Terrorism and political instability (with two military coups in less than a year in 2020 and 2021) undermine the safety of journalists and their access to information. The April 2021 abduction of French reporter Olivier Dubois. who was held hostage for 711 days, has highlighted the dangers to which media professionals are exposed.
The number of media outlets increased dramatically after the fall of the Moussa Traoré dictatorship in 1991. Mali now has around 200 newspapers, more than 500 radio stations and several dozen TV channels, including regional ones. These new media outlets compete with the state media – the radio and TV broadcaster ORTM and the newspaper L'Essor. The media’s news coverage and programming were really diverse until the permanent suspension of international media outlets RFI and France 24 in April 2022. A Malian TV channel was suspended in October 2022 after criticising the ruling junta.
In theory, the media and journalists are free to cover the government, and the privately owned media are relatively independent. But, in practice, journalism has been made much more difficult by the political situation and the tougher stance taken by the ruling junta. The pressure for “patriotic” news coverage is growing. In November 2022, a journalist received serious threats for contributing to a report on the presence of the Russian Wagner militia in the country. The accreditation process for foreign journalists is very intrusive and threatens the confidentiality of their sources. In early 2022, a French journalist was deported within 24 hours after his arrival. The High Authority for Communication (HAC), Mali’s media regulator, and the state-owned media do as they are told by government officials, who can dismiss those put in charge of them.
The media’s activity is governed by the press law, which determines the conditions in which they operate. But the press law is vague, does not define media offences and contains no provisions about online media. A revision of this obsolete legal framework has been under way for several years. Journalists are awaiting new laws that will abolish prison sentences for press offences, institutionalise state aid for the media, and improve access to information and the identification of journalists and media professionals. The state-owned media continue to have easier access to state-held information than privately owned media.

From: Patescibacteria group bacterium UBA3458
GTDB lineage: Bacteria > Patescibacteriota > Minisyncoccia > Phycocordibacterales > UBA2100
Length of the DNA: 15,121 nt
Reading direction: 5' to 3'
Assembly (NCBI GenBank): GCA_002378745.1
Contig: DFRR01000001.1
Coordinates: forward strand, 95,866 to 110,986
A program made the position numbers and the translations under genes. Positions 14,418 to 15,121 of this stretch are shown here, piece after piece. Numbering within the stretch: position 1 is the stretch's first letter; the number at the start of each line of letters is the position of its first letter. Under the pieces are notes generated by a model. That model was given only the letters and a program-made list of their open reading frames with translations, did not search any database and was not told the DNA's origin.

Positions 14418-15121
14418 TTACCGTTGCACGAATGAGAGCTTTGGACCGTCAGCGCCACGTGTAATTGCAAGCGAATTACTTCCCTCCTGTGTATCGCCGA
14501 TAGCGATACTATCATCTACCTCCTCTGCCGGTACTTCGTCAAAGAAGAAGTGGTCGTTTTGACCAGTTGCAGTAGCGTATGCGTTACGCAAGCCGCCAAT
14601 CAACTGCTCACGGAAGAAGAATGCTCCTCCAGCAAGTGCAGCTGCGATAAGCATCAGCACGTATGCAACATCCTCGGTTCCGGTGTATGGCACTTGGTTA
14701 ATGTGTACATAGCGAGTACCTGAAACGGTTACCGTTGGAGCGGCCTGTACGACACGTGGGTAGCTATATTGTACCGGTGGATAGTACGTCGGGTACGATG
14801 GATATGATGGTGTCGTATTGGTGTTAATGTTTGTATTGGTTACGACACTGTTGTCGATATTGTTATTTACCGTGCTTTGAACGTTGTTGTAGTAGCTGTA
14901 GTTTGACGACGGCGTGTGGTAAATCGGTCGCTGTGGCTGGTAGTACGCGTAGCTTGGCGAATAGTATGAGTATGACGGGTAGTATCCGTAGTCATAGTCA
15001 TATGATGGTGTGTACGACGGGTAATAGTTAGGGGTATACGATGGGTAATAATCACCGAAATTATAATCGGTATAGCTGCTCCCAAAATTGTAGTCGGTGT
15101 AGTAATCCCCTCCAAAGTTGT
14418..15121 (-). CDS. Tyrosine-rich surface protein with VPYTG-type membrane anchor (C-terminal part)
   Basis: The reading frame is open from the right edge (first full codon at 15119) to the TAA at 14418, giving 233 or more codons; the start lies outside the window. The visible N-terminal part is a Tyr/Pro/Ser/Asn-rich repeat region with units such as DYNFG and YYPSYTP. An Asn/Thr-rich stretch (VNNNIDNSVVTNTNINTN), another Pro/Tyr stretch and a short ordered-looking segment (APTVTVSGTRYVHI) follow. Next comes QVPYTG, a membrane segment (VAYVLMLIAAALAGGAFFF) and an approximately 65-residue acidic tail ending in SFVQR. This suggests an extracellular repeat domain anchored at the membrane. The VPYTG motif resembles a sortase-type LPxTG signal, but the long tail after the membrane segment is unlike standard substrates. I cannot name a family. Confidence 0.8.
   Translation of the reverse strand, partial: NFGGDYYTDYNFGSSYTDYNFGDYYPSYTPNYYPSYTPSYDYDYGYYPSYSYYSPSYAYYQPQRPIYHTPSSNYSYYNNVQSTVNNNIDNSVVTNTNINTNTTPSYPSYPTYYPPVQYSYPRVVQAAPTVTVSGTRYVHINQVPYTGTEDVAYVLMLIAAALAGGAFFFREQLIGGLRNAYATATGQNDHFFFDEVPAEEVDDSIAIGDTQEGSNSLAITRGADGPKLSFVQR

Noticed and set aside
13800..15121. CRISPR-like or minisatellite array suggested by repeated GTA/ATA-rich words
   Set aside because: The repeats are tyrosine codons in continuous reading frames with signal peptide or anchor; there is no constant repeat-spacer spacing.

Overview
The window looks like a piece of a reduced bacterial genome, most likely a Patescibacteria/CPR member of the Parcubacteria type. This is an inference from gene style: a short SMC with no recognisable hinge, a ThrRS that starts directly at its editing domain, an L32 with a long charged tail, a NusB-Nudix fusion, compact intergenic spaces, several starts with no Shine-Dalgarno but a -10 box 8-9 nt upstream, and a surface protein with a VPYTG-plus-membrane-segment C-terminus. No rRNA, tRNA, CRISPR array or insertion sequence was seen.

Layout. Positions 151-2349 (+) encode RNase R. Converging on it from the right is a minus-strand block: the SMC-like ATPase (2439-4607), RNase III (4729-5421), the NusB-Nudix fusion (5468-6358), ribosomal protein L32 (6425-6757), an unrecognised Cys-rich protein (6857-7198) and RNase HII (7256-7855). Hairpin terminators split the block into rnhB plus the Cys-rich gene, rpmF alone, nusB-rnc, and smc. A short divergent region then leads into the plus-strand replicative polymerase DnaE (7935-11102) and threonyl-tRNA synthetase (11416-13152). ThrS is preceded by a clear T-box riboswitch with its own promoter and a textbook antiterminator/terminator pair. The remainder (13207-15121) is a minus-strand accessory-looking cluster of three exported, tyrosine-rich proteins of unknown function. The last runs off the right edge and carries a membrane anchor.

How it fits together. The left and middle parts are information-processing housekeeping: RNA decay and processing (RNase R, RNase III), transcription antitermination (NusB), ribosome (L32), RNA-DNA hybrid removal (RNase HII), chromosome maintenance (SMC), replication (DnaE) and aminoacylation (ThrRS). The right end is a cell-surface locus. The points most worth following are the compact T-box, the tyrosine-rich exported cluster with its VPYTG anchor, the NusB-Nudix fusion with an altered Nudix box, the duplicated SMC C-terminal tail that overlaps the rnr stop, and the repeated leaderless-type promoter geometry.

Mali’s journalists and media outlets lead a precarious economic existence, which makes them vulnerable to influence and corruption. Their difficulties have been increased by a decline in advertising revenue due to the pandemic and the total cessation of government aid for the media during the past four years.
Intercommunal conflicts, extremism and the presence of armed groups limit journalistic freedom, especially in northern and central Mali. The media are exposed to attacks based on gender, class and ethnicity. These social and cultural constraints encourage self-censorship.
Working outside the capital, Bamako, is now extremely risky for journalists, as evidenced by the case of Olivier Dubois, a French reporter who was held hostage for nearly two years by the al-Qaeda–affiliated Support Group for Islam and Muslims (JNIM) after his abduction in the northeastern city of Gao in April 2021. Two journalists are currently missing in Mali. The presence of armed groups and the threat of violence put journalists under pressure in the country’s different regions while, in the capital, Bamako-based reporter Birama Touré’s disappearance in 2016 (and probable death in a secret state security prison) served as a reminder that the state sometimes resorts to deadly violence to silence a journalist. Russia’s growing influence in Mali and the arrival of mercenaries from the Russian paramilitary company Wagner presage an increase in disinformation and darker days for journalists, as was the case after their deployment in the Central African Republic in 2018.